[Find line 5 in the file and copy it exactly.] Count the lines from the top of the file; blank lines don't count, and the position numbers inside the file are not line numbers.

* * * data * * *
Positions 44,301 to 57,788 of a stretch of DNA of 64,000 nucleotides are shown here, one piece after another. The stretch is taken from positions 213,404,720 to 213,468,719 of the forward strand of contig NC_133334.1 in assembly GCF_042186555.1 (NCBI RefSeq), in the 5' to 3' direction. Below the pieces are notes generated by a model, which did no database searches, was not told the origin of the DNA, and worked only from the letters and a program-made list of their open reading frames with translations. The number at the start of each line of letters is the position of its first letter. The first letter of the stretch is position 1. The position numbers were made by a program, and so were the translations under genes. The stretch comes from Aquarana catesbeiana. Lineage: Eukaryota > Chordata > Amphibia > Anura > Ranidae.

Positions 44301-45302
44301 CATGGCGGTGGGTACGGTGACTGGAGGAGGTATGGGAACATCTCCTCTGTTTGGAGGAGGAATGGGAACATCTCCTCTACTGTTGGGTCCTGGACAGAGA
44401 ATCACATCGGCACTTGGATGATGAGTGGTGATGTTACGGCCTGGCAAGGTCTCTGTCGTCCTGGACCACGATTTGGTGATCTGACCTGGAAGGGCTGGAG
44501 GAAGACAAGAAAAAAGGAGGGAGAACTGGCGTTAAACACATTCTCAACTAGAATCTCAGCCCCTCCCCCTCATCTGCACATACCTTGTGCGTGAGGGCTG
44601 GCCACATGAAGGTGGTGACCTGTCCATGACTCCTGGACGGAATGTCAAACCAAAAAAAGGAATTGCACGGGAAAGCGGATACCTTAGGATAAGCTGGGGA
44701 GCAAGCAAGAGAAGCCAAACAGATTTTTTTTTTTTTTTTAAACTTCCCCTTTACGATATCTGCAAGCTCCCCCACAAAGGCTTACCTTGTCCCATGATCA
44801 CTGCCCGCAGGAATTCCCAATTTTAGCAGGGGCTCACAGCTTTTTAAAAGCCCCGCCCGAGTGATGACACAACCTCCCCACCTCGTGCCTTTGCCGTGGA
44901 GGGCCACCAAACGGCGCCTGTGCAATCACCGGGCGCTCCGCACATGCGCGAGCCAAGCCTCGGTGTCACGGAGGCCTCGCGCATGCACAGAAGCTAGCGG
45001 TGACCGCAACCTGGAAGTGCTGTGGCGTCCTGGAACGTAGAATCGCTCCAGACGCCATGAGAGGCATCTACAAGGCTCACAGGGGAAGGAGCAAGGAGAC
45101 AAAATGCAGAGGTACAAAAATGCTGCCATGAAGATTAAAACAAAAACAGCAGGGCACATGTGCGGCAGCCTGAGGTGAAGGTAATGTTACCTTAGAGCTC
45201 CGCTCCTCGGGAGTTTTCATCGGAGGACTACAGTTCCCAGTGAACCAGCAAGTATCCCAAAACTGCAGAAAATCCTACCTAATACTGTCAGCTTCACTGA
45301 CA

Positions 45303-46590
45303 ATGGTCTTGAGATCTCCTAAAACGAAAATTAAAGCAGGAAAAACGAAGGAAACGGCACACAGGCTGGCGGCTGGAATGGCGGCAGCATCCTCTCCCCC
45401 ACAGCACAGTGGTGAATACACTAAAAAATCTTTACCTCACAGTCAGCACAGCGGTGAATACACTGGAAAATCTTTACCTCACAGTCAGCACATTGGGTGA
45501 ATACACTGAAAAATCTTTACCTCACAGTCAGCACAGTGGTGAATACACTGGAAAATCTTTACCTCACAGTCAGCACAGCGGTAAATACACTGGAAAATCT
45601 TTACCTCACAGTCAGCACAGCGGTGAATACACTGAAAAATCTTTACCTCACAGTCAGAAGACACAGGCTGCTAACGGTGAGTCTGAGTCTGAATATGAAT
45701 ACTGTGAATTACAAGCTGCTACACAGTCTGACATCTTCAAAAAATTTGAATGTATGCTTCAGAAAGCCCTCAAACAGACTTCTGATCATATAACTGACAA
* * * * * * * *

44501 GAAGACAAGAAAAAAGGAGGGAGAACTGGCGTTAAACACATTCTCAACTAGAATCTCAGCCCCTCCCCCTCATCTGCACATACCTTGTGCGTGAGGGCTG